Competitive Admission Process
Admission to UT Law is competitive. The college uses a “holistic” file review approach, considering each candidate’s potential contribution to the learning environment and the College of Law community.
Substantial emphasis is given your cumulative undergraduate grade point average (UGPA) and score on the Law School Admission Test (LSAT).
Undergraduate academic performance is a significant indicator of potential success in law school, both as a measure of general ability and as an indication of factors—motivation, persistence, organizational skills, and work ethic. The LSAT is designed to measure some of the qualities that are needed for successful law study, such as logical reasoning, analytical reasoning, and comprehension of complex textual material. Although no single factor can predict with absolute certainty the ability to succeed in law school, members of the college’s Admissions Committee have found that the LSAT score, when combined with other assessments, is very helpful as a starting point in making comparisons among applicants for admission.
Other factors considered include the following:
- Other undergraduate academic performance factors, such as grade improvement, pattern of grades, grade inflation with older grades, strength of institution attended, difficulty of curriculum, honors programs, work or family circumstances, combination of high undergraduate grades and low SAT or ACT scores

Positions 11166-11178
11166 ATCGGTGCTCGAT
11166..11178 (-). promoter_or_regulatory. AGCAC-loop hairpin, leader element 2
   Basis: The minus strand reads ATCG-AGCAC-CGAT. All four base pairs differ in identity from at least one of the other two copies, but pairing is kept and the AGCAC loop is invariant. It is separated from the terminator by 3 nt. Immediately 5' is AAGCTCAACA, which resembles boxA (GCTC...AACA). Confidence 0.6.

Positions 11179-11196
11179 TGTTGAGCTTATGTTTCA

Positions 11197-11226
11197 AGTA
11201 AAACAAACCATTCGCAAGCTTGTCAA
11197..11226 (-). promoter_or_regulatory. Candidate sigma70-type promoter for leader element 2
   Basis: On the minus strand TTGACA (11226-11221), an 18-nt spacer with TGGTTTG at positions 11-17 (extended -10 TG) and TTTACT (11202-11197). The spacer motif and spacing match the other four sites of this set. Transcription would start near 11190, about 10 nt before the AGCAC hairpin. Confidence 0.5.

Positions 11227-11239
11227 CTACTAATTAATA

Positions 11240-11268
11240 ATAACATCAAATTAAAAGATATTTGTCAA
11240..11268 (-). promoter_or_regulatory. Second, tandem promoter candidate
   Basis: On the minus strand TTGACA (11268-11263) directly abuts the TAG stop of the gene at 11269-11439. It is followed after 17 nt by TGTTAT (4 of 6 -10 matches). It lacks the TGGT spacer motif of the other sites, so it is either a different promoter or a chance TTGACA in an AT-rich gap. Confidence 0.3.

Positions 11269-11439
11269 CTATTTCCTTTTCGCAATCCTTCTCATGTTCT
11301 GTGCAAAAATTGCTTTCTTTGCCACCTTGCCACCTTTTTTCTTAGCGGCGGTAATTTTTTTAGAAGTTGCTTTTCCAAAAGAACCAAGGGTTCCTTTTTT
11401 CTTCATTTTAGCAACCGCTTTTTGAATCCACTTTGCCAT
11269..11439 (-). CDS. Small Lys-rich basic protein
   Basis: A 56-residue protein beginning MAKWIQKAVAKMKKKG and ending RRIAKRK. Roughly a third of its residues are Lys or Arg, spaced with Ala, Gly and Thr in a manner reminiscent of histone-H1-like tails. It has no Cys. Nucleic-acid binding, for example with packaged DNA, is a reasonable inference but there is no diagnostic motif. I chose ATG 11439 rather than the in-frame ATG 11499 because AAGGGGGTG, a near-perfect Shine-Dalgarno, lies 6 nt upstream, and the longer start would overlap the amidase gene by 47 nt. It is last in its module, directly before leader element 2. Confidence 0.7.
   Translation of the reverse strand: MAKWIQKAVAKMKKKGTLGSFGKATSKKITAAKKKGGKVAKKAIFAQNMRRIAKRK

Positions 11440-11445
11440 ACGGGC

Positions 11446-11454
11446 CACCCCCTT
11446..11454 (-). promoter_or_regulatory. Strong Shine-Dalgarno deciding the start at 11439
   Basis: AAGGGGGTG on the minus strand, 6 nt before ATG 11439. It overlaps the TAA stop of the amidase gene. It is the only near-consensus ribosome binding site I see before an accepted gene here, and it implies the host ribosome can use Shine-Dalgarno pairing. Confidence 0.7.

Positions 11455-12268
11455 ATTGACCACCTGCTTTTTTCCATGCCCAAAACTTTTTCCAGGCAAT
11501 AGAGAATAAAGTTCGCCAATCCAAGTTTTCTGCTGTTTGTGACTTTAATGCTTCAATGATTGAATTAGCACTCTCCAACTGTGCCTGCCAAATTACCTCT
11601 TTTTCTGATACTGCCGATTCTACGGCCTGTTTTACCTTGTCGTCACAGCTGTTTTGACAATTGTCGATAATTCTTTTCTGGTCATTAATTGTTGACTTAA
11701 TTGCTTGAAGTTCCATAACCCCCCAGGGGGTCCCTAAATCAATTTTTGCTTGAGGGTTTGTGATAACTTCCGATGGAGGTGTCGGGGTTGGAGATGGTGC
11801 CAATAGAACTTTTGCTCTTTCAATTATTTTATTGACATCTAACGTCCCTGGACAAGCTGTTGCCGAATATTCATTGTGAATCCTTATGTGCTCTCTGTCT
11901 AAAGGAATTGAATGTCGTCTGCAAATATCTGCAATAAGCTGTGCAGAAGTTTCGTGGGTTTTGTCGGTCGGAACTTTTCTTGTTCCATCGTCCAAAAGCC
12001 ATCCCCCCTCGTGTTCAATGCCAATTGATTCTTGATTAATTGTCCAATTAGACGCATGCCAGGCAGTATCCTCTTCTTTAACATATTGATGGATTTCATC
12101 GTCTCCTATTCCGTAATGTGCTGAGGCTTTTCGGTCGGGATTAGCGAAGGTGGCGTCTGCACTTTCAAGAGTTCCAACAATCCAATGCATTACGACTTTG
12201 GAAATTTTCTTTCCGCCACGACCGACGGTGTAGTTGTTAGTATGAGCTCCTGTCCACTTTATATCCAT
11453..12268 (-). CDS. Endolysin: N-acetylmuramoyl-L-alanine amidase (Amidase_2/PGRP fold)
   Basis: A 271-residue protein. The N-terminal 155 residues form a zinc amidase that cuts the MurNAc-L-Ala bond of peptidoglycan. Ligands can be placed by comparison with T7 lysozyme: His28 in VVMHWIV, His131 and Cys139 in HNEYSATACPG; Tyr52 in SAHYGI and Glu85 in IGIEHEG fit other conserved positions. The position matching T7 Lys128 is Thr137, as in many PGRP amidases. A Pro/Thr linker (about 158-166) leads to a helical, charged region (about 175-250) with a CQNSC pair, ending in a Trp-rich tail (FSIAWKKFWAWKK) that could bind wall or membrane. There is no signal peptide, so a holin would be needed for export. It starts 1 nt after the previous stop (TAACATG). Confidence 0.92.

- Unusual disparities in LSAT scores, evidence suggesting unreliability of a particular score
- Community service, leadership, exceptional talents, or other accomplishments
- Graduate or professional school performance, including strength of school and difficulty of curriculum
- Work or military experience
- Career goals
- History of overcoming disadvantage or performing well despite heavy work or family, child, or parental care responsibilities
- Likely contribution to the diversity-related educational goals of the College of Law with respect to race and ethnicity, economic status, and social or cultural background
- Evidence of maturity, responsibility, and motivation
- Evidence of critical skills for law study, including writing ability, analytical skills, and oral communication skills
- Successful completion of programs like the Council on Legal Educational Opportunity (CLEO) Summer Institute
The college actively seeks a diverse student body to fulfill the educational mission of the college and the university. The college actively recruits out-of-state students while giving priority consideration to Tennessee residents.
Policy of Non-Discrimination
The University of Tennessee is an EEO/AA/Title VI/Title IX/Section 504/ADA/ADEA institution in the provision of its education and employment programs and services. All qualified applicants will receive equal consideration for employment without regard to race, color, national origin, religion, sex, pregnancy, marital status, sexual orientation, gender identity, age, physical or mental disability, or covered veteran status.
Policy of Equal Opportunity
The College of Law provides equal opportunity in legal education for all persons, including faculty and employees, with respect to hiring, continuation, promotion and tenure, applicants for admission, enrolled students, and graduates, without discrimination or segregation on the ground of race, color, religion, national origin, sex, age, handicap or disability, sexual orientation, or veteran status.